With a year-round population today of just over 150 people, the Village of Clifton is actually located along the borders of Clark and Green Counties, Clifton has gained national notoriety because of one feature: its grist mill, commonly known as Clifton Mill.
Clifton Mill is one of the nation's oldest operating grist mills, but in truth, this is not the reason for its notoriety. Nor is it the fact that Ohio State University Coach Woody Hayes was born here. The main reason for its popularity is because of how this historical building and its surrounding property is decorated for Christmas.
The village of Clifton was named for the high rocky bluffs created by melting glaciers 1000s of years ago. Today the remnants of the melting ice is the Little Miami River. This natural channel made the area an ideal location for a water-powered mills common to Ohio during the 19th Century. In fact, a number of water-powered mills were built in and around Clifton, even years before the village was first laid out.
In 1833 Timothy Bates and Bennet Lewis, two men who owned a general store in what would become the village of Clifton, had purchased the the surrounding land. They surveyed and plotted 32 lots which were laid out in a manner they called "square with the world."
High hopes surrounded the founding of the village. Within two years most of the original 32 lots had buildings occupying them. Even an opera house would be built in the village that could seat more than 500 people. It was generally believed that a new railroad was going to pass through the village which meant the village of Clifton would become even more viable. Unfortunately, when the railroad was actually constructed some years later, it was located 3 miles west of Clifton and the small village of Yellow Springs was built. This fact cast a shadow over Clifton that would remain for decades. In fact, even today the village closely approximates the original layout with a about half of the population originally living here.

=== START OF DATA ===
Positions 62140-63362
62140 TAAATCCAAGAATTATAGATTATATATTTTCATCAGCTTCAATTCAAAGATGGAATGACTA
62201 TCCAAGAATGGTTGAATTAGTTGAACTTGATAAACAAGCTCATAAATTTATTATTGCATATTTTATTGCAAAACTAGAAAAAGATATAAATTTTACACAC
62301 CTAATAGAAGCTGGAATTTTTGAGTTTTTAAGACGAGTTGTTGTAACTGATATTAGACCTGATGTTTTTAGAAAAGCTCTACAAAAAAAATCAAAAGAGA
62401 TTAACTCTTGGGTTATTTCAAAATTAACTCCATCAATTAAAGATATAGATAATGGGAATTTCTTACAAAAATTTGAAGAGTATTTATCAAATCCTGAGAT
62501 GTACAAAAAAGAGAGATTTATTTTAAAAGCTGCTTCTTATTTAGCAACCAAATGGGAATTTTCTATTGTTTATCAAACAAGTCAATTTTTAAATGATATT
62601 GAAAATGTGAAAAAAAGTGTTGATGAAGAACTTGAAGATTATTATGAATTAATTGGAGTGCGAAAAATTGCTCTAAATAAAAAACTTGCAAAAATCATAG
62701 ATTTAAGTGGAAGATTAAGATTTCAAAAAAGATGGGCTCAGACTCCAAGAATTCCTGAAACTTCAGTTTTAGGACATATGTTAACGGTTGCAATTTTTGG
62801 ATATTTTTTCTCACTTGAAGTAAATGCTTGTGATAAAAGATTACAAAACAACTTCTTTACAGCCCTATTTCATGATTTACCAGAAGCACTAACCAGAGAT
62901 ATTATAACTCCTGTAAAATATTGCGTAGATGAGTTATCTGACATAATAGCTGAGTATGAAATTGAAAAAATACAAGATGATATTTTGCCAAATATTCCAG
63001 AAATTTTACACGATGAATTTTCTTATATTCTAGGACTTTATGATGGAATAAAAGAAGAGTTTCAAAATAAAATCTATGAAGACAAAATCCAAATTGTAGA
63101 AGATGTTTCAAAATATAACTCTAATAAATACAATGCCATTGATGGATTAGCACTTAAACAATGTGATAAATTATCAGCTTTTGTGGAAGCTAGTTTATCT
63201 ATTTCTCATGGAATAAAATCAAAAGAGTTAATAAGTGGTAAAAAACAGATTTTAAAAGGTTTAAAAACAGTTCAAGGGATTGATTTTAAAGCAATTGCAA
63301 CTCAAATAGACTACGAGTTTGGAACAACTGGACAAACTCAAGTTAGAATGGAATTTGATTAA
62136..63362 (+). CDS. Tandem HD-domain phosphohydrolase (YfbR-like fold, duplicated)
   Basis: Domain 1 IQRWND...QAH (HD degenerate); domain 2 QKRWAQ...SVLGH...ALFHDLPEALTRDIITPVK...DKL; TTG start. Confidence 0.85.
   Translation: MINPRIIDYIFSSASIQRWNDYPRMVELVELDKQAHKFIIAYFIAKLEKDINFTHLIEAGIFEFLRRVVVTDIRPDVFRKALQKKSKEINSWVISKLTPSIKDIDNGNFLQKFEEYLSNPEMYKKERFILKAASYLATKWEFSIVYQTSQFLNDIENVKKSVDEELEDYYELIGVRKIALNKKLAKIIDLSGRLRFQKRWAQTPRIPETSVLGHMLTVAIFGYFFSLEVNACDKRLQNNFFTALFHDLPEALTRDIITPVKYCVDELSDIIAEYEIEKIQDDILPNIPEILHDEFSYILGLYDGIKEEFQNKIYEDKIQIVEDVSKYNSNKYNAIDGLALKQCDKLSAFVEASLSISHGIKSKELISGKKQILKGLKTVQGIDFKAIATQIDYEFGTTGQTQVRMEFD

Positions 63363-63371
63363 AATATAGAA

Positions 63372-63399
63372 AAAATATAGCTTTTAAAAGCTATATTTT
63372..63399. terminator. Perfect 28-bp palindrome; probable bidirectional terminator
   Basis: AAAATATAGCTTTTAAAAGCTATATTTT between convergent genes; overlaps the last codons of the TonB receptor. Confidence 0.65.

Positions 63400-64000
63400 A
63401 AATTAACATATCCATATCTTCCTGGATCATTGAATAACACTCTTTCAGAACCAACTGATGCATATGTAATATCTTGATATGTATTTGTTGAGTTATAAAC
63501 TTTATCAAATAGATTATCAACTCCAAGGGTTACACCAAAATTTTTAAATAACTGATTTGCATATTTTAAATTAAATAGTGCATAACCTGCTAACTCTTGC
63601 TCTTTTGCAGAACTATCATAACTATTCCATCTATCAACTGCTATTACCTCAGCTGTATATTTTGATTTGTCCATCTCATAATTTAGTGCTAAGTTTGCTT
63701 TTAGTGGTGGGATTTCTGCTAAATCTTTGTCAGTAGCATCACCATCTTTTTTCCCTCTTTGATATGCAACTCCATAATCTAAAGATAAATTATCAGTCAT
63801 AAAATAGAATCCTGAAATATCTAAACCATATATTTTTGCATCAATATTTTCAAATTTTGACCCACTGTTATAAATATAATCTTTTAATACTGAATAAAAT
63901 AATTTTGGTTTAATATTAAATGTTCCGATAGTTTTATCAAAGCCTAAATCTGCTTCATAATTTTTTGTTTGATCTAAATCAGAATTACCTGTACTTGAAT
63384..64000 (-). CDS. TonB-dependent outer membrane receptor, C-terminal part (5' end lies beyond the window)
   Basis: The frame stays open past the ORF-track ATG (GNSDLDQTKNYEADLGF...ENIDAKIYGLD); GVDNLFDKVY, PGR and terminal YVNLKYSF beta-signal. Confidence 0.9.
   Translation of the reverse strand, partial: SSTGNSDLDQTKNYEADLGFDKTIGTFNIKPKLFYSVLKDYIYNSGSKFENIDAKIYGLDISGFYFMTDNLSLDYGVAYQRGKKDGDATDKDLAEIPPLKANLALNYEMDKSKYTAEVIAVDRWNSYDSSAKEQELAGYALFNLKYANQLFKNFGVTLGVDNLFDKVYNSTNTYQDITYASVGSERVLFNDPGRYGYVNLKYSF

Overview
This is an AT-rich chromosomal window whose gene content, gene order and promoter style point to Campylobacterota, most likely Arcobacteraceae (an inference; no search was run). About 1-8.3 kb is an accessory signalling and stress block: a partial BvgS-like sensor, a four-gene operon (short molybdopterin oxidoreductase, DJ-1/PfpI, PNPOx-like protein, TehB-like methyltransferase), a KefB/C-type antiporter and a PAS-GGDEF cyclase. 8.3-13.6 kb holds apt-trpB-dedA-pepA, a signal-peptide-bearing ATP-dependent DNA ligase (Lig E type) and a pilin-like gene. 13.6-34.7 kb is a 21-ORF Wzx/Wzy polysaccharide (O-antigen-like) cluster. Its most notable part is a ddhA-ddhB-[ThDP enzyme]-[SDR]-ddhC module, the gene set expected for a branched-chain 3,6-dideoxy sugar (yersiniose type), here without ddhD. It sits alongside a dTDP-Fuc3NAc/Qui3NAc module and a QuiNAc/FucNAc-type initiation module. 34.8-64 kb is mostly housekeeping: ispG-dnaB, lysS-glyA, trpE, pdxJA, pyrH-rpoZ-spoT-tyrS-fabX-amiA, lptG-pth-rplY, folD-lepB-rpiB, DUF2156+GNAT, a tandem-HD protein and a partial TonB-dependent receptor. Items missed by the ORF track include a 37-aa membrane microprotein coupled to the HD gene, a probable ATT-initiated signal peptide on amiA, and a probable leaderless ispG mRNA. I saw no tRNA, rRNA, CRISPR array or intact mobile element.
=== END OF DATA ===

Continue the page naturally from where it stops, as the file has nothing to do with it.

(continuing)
Clifton's first mill was established in 1802 and was known as Davis Mill and was a woolen mill. When the War of 1812 began, Robert Patterson, who was the owner of the mill at that time, became Quartermaster for the new army. Because of that position, Patterson was able to secure the contract for his mill to provide the cloth for the new uniforms. Over the following years a number of mills were built in Clifton.
Today, Clifton is known for Clifton Mill, Clifton Gorge State Nature Preserve, and as Woody Hayes' birthplace.
For any fan of collegiate football, the name of Coach Woody Hayes certainly occupies an important spot in halls of Ohio football. It's probably hard to imagine Coach Hayes as a tiny baby, but on February 14, 1913, Wayne Woodrow Hayes ("Woody") was born to Wayne B. and Effie Hayes in Clifton, Ohio. Woody was the youngest of 3 and not long after his birth, the family moved to Newcomerstown located east of Coshocton. He would later attend and graduate from Denison University.
Clifton Gorge State Nature Preserve
Just west of Clifton is the 268 acre preserve that is also registered as a National Natural Landmark. It is located on SR 343. The preserve has set aside several scenic waterfalls as well as some rapids on the Little Miami River. The preserve is especially interesting in the spring during the wildflower blooms. No Pets are permitted.
Today Clifton Mill is an especially seasonal attraction for people from across the country with their outstanding Christmas light spectacular. The mill itself dates back to the early 1800s and is one of the oldest continuously operating grist mills in the state.
Clifton Mill has reached national fame as being one of the top-10 Christmas lighting attractions in the country and for good reason (USA Today's 10 Best Readers Choice in 2014). When the switch is flipped on the first evening after Thanksgiving each year, approximately 4 million Christmas lights brighten the night sky. The lighting extravaganza runs through December 31.